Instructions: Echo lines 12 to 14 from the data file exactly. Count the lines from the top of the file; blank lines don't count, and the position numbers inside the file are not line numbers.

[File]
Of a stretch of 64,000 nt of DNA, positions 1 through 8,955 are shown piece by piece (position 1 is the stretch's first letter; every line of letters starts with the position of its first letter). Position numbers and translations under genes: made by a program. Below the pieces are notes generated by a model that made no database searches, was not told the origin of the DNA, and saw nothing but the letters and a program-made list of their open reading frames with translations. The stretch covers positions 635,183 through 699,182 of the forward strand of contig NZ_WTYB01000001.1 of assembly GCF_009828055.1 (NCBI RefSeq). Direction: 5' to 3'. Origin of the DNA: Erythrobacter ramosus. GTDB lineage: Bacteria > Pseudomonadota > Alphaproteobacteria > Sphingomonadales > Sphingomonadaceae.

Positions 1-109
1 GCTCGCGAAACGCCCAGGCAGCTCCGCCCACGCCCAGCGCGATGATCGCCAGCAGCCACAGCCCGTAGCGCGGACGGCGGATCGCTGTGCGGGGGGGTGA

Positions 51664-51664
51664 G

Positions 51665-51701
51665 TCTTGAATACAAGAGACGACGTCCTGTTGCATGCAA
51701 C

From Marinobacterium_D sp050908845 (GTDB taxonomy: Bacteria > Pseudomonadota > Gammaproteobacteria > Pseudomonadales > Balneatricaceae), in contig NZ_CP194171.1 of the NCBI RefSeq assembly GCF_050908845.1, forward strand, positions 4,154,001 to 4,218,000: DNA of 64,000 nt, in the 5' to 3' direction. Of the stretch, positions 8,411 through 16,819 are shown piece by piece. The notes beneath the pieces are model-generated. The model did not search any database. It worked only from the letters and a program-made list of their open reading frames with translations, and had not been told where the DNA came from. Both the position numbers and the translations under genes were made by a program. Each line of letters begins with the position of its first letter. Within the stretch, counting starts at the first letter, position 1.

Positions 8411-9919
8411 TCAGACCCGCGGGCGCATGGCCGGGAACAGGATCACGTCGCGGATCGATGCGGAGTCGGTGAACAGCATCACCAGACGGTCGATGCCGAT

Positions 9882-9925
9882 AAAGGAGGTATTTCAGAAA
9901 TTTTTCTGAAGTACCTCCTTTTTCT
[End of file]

Positions 9882-9925
9882 AAAGGAGGTATTTCAGAAA
9901 TTTTTCTGAAGTACCTCCTTTTTCT